A teacher in the USA tells how a salesman who needed her signature called to the school. When he produced his pen, she noticed that a Rosary beads had got caught onto the pen’s clip and came out as well. “You must be a Catholic,” she remarked.
“Not really,” he said, “but a lot of us owe our lives to Our Lady, and I promised Her I would always keep my Rosary with me and say it every day.”
The story that unfolded ran: It was May, 1940, and we joined the Air Force in late September. At Halifax, we were given an intensive training course, because we were needed overseas. We were grouped into squadrons each of which consisted of six to ten planes, and each was trained to maneuver as a unit. About thirty to fifty men made up a squadron, along with the squadron leader who gave all the orders and kept us functioning in unity.
They told us that we were going overseas and would be in action right away. We would be on nightly missions over enemy territory. We eagerly awaited our new squadron leader. As an officer he would, we believed, go straight to the officers’ quarters. However, this squadron leader, Stan Fulton, in full uniform, headed for our bunk house, where he settled in with the rest of us, saying, “There’s a free bunk and I am tired! I’ll meet each of you tomorrow. We’re going to spend some dangerous hours together, but let’s hope we all meet back here when it’s over.” With that, he threw his bag on an upper bunk.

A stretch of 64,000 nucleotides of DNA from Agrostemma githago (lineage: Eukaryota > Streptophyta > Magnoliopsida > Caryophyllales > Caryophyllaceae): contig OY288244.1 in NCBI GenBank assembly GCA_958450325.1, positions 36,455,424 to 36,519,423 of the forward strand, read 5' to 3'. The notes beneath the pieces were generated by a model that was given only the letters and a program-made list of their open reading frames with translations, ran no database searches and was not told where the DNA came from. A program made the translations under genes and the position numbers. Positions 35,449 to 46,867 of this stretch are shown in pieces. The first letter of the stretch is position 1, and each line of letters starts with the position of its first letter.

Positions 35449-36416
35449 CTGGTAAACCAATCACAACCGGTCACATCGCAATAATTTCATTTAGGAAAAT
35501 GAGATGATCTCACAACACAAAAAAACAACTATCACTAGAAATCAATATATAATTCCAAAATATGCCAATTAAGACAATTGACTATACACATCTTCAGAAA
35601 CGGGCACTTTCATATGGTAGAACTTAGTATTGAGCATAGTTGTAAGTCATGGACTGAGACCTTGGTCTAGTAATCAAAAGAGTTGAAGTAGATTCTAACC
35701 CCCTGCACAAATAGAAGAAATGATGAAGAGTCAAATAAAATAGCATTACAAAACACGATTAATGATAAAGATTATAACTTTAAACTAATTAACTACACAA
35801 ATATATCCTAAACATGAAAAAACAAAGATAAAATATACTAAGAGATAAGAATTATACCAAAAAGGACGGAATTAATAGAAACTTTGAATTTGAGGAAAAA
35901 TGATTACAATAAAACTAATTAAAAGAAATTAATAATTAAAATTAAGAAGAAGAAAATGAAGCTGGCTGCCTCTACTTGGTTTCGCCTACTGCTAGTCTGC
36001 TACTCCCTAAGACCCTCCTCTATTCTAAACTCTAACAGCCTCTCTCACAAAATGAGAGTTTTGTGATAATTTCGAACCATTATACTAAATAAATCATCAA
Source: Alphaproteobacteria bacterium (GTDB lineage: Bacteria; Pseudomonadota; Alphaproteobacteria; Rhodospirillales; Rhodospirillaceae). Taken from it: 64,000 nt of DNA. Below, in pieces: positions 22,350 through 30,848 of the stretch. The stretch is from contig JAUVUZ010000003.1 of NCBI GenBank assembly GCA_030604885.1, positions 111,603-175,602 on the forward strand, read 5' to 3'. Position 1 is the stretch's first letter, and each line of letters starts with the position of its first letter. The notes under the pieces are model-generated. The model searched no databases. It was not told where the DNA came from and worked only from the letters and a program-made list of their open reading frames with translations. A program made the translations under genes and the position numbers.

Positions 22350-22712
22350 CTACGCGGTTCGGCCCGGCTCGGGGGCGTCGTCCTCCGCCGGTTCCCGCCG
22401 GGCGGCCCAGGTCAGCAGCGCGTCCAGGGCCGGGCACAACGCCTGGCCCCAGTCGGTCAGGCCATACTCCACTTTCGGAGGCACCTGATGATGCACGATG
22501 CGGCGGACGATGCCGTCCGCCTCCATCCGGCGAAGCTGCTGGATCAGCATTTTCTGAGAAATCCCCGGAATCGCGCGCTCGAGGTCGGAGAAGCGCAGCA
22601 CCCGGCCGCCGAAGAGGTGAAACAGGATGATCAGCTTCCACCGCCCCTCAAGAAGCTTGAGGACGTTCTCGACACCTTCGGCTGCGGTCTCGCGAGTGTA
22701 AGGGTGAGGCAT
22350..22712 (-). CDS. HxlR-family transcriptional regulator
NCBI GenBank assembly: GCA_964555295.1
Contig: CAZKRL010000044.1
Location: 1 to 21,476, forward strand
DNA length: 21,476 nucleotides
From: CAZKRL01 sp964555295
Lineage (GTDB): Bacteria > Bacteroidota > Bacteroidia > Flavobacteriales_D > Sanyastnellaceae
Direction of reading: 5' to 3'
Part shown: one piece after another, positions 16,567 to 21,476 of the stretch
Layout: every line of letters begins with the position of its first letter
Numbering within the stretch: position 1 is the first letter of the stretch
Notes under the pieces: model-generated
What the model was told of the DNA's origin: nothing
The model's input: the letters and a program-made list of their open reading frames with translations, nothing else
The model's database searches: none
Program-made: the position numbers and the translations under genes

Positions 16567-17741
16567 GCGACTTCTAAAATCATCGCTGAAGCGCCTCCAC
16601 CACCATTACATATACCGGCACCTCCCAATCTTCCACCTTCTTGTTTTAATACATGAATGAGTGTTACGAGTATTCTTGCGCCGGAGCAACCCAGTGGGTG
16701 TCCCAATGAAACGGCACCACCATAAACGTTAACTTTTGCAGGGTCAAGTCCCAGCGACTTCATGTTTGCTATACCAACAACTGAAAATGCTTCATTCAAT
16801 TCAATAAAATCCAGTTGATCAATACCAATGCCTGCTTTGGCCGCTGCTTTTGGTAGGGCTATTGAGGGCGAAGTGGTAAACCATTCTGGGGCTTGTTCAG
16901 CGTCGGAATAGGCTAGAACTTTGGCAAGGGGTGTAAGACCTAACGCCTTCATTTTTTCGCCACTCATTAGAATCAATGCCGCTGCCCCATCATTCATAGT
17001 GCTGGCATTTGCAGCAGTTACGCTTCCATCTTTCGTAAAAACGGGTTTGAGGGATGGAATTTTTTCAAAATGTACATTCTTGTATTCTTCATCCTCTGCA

Our squadron leader, an officer, sleeping here with us! We liked him at once and our liking and our admiration grew each day. That first night he knelt on the floor and prayed his Rosary in silence. Astounded, we were struck dumb. When he finished, he looked at us with his friendly smile and said, “I hope you guys don’t mind a fellow saying some prayers because where we’re going, we’re going to need them.”
Next day at maneuver practice, we found that Fulton was not just our military leader, but our friend. He was one of us. He never tried to intimidate with his rank. Next night, he repeated his prayer session. Although our group had been together for six months at least, I had never seen an one kneel in prayer, and had no idea that any of our group was Catholic. The third night three of our companions joined Fulton in saying the Rosary. The rest of us did not understand, but we kept a respectful silence. We were weren’t slow however on the pick-up. Soon we were all answering the Hail Marys and Our Fathers. So, we ended each day in prayer.
Shortly enough we were to begin a series of night raids from England over Germany. The evening before, Fulton gave each of us a Rosary. “We shall be in some tight situations, but if you agree to keep the Rosary with you and to say it, I promise you that Our Lady will bring you all back safe.”
“Sure thing” we replied, little thinking we would be in action for four years, often in dreadful danger. At such times, Fulton’s voice would ring through each plane, “Hail Mary...”and we would devoutly respond! We must have said hundreds of Rosaries in the skies. Ours, was the only squadron that had not lost a plane or a single life. We said nothing, but we treasured our secret weapon.
During those years, we lost all sense of excitement and adventure. All that concerned us was survival! We did survive, too. All returned to Canada in 1945, fully convinced that Our Lady had taken care of us. So I never forget to keep my Rosary with me and say it every day although I am not a Catholic. When I change my trousers, the first thing I transfer, even before my wallet, is my Rosary.